The effect of inhibition on the existence of traveling wave solutions for a neural field model of human seizure termination

The effect of inhibition on the existence of traveling wave solutions for a neural field model of... In this paper we study the influence of inhibition on an activity-based neural field model consisting of an excitatory population with a linear adaptation term that directly regulates the activity of the excitatory population. Such a model has been used to replicate traveling wave data as observed in high density local field potential recordings (González-Ramírez et al. PLoS Computational Biology, 11(2), e1004065, 2015). In this work, we show that by adding an inhibitory population to this model we can still replicate wave properties as observed in human clinical data preceding seizure termination, but the parameter range over which such waves exist becomes more restricted. This restriction depends on the strength of the inhibition and the timescale at which the inhibition acts. In particular, if inhibition acts on a slower timescale relative to excitation then it is possible to still replicate traveling wave patterns as observed in the clinical data even with a relatively strong effect of inhibition. However, if inhibition acts on the same timescale as the excitation, or faster, then traveling wave patterns with the desired characteristics cease to exist when the inhibition becomes sufficiently strong. http://www.deepdyve.com/assets/images/DeepDyve-Logo-lg.png Journal of Computational Neuroscience Springer Journals

The effect of inhibition on the existence of traveling wave solutions for a neural field model of human seizure termination

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Publisher
Springer Journals
Copyright
Copyright © 2018 by Springer Science+Business Media, LLC, part of Springer Nature
Subject
Biomedicine; Neurosciences; Neurology; Human Genetics; Theory of Computation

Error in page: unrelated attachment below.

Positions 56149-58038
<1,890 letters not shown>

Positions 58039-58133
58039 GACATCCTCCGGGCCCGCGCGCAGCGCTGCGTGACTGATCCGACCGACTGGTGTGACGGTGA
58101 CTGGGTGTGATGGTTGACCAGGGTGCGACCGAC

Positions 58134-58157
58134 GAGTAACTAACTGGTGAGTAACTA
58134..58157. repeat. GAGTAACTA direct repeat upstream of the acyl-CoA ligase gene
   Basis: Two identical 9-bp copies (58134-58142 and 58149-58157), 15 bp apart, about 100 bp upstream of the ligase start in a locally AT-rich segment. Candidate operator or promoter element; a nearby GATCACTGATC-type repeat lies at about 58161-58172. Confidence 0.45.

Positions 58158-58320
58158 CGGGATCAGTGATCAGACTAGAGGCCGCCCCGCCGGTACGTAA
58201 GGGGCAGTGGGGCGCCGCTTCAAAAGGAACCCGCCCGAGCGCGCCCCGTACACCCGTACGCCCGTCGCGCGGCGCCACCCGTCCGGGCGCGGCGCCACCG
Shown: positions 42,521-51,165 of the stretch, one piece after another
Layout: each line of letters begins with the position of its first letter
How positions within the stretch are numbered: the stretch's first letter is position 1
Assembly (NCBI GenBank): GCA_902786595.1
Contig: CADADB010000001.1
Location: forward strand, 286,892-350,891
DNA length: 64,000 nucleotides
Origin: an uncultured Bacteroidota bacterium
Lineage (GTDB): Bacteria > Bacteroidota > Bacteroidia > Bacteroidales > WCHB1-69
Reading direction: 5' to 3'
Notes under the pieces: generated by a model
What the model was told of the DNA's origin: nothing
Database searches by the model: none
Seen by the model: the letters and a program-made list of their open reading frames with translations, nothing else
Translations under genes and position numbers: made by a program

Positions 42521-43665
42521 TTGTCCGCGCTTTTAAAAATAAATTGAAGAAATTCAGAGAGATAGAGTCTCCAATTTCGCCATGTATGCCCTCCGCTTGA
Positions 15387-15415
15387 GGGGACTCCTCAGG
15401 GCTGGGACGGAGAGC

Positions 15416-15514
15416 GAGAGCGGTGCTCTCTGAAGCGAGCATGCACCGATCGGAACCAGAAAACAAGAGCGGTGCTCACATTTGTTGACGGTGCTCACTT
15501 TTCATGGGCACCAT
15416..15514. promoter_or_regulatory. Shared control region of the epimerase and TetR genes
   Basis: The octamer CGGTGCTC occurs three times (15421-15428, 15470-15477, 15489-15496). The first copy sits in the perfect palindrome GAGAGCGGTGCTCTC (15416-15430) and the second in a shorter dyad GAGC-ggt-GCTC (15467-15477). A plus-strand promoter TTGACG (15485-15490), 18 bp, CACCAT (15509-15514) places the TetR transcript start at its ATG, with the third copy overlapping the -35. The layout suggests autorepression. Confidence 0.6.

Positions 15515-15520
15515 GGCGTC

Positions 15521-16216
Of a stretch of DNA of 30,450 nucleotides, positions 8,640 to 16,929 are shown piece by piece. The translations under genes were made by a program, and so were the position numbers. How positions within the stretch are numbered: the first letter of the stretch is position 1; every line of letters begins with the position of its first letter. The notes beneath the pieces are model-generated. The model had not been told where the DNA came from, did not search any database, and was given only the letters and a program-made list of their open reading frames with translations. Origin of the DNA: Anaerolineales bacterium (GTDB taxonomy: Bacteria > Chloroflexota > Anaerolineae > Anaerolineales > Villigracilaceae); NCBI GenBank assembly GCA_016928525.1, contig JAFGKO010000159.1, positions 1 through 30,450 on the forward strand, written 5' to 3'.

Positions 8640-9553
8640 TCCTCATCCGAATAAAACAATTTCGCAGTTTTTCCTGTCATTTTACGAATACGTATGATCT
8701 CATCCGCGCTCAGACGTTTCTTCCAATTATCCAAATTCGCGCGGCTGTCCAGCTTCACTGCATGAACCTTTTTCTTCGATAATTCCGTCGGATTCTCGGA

ISSN
0929-5313
eISSN
1573-6873
D.O.I.
10.1007/s10827-018-0685-9
Publisher site
See Article on Publisher Site

Abstract

In this paper we study the influence of inhibition on an activity-based neural field model consisting of an excitatory population with a linear adaptation term that directly regulates the activity of the excitatory population. Such a model has been used to replicate traveling wave data as observed in high density local field potential recordings (González-Ramírez et al. PLoS Computational Biology, 11(2), e1004065, 2015). In this work, we show that by adding an inhibitory population to this model we can still replicate wave properties as observed in human clinical data preceding seizure termination, but the parameter range over which such waves exist becomes more restricted. This restriction depends on the strength of the inhibition and the timescale at which the inhibition acts. In particular, if inhibition acts on a slower timescale relative to excitation then it is possible to still replicate traveling wave patterns as observed in the clinical data even with a relatively strong effect of inhibition. However, if inhibition acts on the same timescale as the excitation, or faster, then traveling wave patterns with the desired characteristics cease to exist when the inhibition becomes sufficiently strong.

Journal

Journal of Computational NeuroscienceSpringer Journals

Published: May 24, 2018

References

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